Howell and others v Lees-Millais and others [2011] EWCA Civ 786

The Appellant had been unsuccessful in its claims against the Respondents, and following disposal of those claims a costs hearing had been listed. Prior to that hearing, the Appellant sent letters containing what they described as Part 36 offers to two of the Respondents. A proportion or fixed sum was offered in respect of those Respondents’ costs, and the offers were stated to be open for 21 days. No offer was made to the third Respondent, and the other two rejected the offers made.  

Almost a year later, the Appellant indicated that it was willing to offer a sum in respect of the third Respondent’s costs if the other two would now accept the offers previously made. All three Respondents accepted this proposal, but the costs hearing still went ahead. The Appellant argued that it was entitled to its costs from the expiry of the original 21 day period referred to until the time when the offers were accepted.  

At first instance, the judge declined to make the order for costs requested by the Appellant and held that the earlier offers were not Part 36 offers. They had been expressed in terms which implied that they would be withdrawn after 21 days, which was inconsistent with Part 36. The issues for the Court of Appeal to consider where (a) whether the earlier offers were Part 36 offers, (b) if so whether the offer which was later accepted was better or worse than the original offers, and (c) if the later offer was not the same or worse, how the court should exercise its discretion in respect of costs.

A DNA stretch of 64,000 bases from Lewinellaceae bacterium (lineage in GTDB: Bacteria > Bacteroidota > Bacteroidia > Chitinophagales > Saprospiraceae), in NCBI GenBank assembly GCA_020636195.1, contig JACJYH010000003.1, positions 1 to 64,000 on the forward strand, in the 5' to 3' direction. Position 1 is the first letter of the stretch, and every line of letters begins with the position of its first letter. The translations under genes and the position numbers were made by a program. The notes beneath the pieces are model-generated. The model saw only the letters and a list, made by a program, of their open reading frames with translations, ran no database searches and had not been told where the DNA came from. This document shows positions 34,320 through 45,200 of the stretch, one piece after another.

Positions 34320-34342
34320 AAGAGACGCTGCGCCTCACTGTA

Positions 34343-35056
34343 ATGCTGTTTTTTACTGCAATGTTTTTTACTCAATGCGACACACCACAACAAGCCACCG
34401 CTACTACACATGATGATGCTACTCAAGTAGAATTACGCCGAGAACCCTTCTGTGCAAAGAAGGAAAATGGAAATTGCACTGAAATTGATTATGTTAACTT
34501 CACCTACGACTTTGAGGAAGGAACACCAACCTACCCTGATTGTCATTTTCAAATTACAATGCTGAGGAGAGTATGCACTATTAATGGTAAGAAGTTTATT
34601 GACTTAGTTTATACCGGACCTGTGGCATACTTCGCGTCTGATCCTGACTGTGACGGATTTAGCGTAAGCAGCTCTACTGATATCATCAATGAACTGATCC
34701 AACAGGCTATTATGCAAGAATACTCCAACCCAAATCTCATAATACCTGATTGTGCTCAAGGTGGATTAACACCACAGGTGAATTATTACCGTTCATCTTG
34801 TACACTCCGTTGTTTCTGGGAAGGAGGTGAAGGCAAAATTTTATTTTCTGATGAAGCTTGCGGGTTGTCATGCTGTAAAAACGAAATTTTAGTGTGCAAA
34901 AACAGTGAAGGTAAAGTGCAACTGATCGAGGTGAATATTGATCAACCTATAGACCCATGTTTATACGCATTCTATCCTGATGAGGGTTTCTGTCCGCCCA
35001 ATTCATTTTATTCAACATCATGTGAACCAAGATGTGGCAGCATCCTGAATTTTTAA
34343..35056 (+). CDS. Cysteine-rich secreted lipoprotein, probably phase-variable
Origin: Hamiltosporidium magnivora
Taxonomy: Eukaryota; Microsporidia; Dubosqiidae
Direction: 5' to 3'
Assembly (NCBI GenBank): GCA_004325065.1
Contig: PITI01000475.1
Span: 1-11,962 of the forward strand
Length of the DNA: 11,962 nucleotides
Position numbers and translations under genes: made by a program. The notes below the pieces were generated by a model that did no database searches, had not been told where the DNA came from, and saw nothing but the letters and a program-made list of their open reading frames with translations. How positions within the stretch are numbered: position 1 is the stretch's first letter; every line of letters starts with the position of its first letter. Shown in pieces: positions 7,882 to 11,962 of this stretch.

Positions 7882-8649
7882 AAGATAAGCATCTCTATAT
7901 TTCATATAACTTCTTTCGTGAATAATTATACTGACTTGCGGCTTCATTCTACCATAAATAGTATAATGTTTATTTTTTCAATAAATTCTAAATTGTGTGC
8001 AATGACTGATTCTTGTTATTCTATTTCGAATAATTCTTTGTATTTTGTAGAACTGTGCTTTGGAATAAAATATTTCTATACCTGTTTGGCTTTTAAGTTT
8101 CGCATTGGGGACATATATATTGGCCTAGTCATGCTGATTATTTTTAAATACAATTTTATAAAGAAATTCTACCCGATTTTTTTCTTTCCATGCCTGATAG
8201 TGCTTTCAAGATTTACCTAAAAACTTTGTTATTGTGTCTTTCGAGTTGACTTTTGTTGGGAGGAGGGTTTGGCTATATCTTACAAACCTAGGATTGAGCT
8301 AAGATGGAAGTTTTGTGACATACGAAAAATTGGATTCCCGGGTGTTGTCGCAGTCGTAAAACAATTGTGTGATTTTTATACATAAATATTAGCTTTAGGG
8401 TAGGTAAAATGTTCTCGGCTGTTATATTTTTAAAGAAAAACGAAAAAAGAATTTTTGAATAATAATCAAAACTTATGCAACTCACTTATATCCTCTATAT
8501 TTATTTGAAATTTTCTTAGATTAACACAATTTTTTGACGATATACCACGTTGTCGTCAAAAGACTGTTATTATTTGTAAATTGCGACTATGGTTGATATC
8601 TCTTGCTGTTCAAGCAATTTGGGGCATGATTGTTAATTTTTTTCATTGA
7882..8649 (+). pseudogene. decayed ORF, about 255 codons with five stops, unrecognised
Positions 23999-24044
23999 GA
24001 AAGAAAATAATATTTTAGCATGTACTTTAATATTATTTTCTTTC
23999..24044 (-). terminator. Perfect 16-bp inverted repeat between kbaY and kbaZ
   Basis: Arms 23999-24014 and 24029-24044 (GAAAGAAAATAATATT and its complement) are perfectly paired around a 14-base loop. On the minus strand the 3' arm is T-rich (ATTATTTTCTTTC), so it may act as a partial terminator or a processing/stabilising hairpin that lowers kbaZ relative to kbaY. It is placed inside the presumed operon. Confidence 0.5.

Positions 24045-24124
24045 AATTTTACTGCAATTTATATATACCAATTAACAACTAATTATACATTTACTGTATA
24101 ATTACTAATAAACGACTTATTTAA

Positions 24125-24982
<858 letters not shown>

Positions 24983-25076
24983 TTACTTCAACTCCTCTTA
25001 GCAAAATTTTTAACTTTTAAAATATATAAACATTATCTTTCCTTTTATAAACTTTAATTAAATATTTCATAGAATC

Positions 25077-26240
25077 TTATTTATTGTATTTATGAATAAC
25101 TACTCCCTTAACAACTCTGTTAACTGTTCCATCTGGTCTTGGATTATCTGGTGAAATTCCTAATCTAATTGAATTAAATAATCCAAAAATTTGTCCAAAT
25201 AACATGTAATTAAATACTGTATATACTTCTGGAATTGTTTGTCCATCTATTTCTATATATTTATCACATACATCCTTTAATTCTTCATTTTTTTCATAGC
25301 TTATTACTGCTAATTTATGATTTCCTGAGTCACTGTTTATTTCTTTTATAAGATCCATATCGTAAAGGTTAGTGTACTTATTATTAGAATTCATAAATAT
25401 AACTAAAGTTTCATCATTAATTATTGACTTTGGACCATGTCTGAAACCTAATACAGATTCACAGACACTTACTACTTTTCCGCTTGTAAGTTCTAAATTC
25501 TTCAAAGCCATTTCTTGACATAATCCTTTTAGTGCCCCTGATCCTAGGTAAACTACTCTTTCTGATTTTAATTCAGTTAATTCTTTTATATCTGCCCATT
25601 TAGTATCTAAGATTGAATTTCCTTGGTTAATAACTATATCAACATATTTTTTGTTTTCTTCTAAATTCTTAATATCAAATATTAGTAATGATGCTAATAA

The appeal was dismissed. The Court of Appeal found that the earlier offers were not Part 36 offers, as they explicitly excluded the offerees from recovering all of their costs, and gave them the option of recovering only a proportion or a fixed sum. However those offers should, if possible, be treated as Part 36 offers. This was supported by the fact that all parties treated the offers as having been made under Part 36, and had explicitly stated that the offers were in force well after the expiry of the 21 day period. In such circumstances an offer, expressed to be a Part 36 offer and which largely complies with Part 36, should be given substantially the same effect as a Part 36 offer.

The later offer was different from the earlier ones, as it included an additional provision, namely the offer of a sum in respect of the third Respondent’s costs. That rendered the later offer more attractive to all of the Respondents. As the later offer was better that the earlier ones, the allocation of liability for costs for the period between expiry of the 21 days and acceptance was a matter for the judge’s discretion. Taking in to account all of the circumstances, the judge ordered that each party should bear its own costs from the expiry of the 21 day period.